MyNetFone to pick up PennyTel customers

MyNetFone to pick up PennyTel customers

Summary: VoIP provider MyNetFone will pick up PennyTel and iVoisys customers left hanging after the companies were placed into liquidation.

TOPICS: Telcos, Australia

MyNetFone will pick up the customers from PennyTel and iVoisys after the two companies were placed into liquidation.

PennyTel was placed into liquidation last week amid claims that the company received AU$3.9 million in fraudulent payments from another liquidated company, Hi-Tech Telecom. Customers have reported being unable to top up their accounts since then.

There is hope yet for PennyTel customers, however, with rival voice-over-IP (VoIP) provider MyNetFone yesterday publishing a now-removed FAQ on its website announcing that MyNetFone had been working with the court-appointed provisional liquidator and PennyTel's suppliers to ensure continuity of services for all of PennyTel and IVoisys' customers across mobile, broadband, VoIP, and business. The company said it is looking to restore payment facilities as soon as possible and sign agreements with all of the companies' suppliers.

"We are pleased to announce that we have now secured the necessary agreements to achieve this aim."

The company originally spoken too soon, however, quickly pulling down the FAQ from its website mere hours after posting it.

MyNetFone told ZDNet earlier today that despite publishing a page specifically stating that the company had an agreement with PennyTel's liquidator and suppliers, no such agreement had been reached.

The company later republished the FAQ, announcing that it had secured a deal with the liquidator and suppliers for PennyTel's services.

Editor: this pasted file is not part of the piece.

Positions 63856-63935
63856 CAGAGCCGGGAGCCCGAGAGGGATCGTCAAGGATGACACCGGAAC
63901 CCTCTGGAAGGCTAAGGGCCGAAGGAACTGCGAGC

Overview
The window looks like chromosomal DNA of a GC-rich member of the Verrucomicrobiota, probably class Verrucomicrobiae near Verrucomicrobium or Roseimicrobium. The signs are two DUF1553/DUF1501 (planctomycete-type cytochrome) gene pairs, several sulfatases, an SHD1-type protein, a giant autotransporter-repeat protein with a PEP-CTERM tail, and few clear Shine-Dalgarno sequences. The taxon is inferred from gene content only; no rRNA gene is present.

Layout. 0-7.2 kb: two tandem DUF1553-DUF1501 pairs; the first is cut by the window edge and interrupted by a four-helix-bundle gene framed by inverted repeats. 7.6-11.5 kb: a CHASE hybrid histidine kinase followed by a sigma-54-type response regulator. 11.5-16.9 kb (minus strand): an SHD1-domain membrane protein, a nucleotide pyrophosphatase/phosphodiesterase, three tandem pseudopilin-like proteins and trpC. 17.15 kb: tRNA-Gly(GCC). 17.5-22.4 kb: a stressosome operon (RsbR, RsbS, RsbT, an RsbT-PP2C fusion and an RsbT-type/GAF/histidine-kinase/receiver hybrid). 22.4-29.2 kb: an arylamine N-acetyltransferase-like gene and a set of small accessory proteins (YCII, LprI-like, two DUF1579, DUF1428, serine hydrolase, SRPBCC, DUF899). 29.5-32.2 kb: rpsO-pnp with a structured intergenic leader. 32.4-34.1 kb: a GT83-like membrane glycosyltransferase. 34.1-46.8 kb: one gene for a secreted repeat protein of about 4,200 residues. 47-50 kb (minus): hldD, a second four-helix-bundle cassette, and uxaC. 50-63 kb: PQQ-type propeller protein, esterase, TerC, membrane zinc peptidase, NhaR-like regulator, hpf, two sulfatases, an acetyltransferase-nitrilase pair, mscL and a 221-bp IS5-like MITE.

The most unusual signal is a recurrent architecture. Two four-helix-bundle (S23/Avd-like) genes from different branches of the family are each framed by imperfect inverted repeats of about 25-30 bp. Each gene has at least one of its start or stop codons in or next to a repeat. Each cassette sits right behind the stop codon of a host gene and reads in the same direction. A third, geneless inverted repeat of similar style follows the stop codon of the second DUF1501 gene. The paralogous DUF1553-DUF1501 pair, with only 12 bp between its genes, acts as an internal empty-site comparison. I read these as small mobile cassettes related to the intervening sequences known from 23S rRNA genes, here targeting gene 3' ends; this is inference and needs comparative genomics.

PennyTel itself has still not responded to requests for comment about the impact of the liquidation on customers. PennyTel's wholesale supplier for mobile services via the Vodafone mobile network, AAPT, declined to comment on the impact that the liquidation would have on AAPT.

Topics: Telcos, Australia


Armed with a degree in Computer Science and a Masters in Journalism, Josh keeps a close eye on the telecommunications industry, the National Broadband Network, and all the goings on in government IT.

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  • This is the big 3 trying to crush the little ones

    You've got the main network operators putting the squeeze on the smaller MNVOs.

    The main networks are charging the little ones hefty amounts for data. It's making it harder for smaller players to survive.

    Data doesn't have to be that expensive. It's not that difficult to transmit data from a tower. In fact, it's easier to transmit data from a tower than to use cables to every home.

    The big networks can charge the smaller ones a large wholesale price, and then claim it is to recover the cost of the network. The big networks win in two ways: They force the MVNOs out. And they make it harder for customers to use Voice over IP services.

    The government should force the networks to offer cheaper data. After all, the airwaves are a public resource. But governments do the opposite. They charge huge amounts at spectrum auctions, which makes the situation worse.